But in the name of authenticity, wasn't it perpetration of violence? A larger-than-life representation that is made to seem so real. If the machhu-longu dialect has quietly crept into the vocabulary of even a child, then Prem has to be blamed for it. "No, that's not true!" retorts the man. "I've not showed any violence on the screen. In fact, what I have played up is the mother sentiment. And many estranged children have gone back to their mothers after watching my film. Isn't this good for society? Why doesn't anybody talk about this?" He goes on to say how Jogi is a complete package and doesn't simply sell because of violence. How then does one understand the manner in which the very violent song "Hodi maga" shares space in the film with the sentimental "Keluvenu varava, kodu thaayi nammavva"? Isn't it a perfect commercial ploy? It's surely not as naοve as Abbayi Naidu's successful Thaayi formula, which played up maternal sentiment to the hilt.

Hoards of admirers

But, I don't persist with my line of argument because Prem kept telling me how he is swamped by calls from admirers. Even as he was telling me this, he received a call from a fan who can't stop gushing.

At this point, it's only fair that I admit the film was indeed compelling. It kept me on my seat and didn't encourage me to flee as most Kannada films of recent times have done.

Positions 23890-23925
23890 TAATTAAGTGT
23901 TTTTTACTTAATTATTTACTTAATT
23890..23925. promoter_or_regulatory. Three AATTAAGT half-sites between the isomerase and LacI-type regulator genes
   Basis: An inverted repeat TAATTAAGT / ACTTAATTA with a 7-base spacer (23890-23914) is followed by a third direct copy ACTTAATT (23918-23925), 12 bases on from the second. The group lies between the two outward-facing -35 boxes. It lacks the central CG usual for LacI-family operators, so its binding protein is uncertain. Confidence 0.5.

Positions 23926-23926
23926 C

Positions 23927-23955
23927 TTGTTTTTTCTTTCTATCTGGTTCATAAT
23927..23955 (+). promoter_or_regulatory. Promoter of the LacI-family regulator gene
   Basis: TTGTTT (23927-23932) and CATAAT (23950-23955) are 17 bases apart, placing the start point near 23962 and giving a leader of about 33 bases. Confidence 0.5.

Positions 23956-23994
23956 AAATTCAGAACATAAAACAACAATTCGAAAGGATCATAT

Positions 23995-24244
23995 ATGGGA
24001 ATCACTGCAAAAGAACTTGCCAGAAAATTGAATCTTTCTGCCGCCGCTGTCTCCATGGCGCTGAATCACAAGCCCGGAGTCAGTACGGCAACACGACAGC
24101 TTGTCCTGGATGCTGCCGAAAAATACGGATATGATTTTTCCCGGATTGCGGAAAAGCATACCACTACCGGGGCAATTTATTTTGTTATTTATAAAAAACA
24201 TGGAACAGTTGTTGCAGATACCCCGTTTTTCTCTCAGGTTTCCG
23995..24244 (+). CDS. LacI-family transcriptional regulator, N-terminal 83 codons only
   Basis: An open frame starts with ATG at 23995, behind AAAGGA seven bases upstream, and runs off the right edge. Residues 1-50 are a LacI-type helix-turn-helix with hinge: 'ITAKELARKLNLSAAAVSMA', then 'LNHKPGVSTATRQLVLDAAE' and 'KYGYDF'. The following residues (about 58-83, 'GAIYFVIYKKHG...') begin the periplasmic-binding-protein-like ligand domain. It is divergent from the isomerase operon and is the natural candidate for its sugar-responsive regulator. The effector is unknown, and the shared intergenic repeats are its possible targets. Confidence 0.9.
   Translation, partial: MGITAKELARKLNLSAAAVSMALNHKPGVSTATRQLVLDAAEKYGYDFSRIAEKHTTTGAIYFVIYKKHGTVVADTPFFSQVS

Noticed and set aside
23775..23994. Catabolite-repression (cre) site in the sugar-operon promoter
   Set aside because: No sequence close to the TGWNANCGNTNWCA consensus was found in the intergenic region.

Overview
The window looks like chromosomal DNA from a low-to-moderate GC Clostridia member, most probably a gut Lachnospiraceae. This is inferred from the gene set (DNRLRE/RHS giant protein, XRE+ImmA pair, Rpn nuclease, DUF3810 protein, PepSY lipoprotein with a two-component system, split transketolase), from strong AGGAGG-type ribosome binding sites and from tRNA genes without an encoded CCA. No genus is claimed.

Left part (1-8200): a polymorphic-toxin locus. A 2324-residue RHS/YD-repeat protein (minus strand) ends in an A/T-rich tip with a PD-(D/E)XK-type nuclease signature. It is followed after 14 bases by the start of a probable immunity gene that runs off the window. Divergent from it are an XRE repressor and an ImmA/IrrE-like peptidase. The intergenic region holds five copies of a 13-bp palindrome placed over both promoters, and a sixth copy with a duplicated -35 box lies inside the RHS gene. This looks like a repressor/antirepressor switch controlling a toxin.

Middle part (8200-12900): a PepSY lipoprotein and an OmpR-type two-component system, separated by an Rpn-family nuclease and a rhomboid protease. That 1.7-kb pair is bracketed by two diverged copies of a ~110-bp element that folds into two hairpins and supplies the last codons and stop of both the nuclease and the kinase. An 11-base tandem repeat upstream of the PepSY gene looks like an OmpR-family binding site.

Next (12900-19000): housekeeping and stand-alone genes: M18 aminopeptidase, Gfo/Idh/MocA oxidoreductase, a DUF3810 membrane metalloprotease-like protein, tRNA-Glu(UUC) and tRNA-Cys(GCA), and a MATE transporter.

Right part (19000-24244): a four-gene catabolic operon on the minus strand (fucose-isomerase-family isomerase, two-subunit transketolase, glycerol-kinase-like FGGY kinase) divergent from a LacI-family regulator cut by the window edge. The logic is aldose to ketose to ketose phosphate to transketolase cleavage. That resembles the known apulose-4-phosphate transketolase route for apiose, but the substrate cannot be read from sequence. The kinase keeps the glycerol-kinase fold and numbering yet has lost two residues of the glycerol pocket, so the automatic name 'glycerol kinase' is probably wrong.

The intriguing thing is, despite the plot being Kannada, the treatment being ditto, and the language so native, why aren't there enough Kannada names in the film? What is this penchant for heroines from other languages? Prem was defensive: "I have offers from producers of other languages, which I've declined. Kannada is the language of my thought and I'm comfortable only with that." What about the heroine, I persisted. "Yes, Kannada heroines are hard to find," he laughed, even as he conveniently ignored the question on playback singing swarmed by Bollywood names.

"Everyone is anxious to know what my next film is going to be like. I have to tread the path carefully," observed Prem, who's about to turn an actor. "Success will never get to my head. In this industry everyone bets on a winning horse. If you've made it, you get publicity whether you want it or not. And I am in no hurry. I will go with people who are willing to give my stories a fair treatment and grant me complete freedom."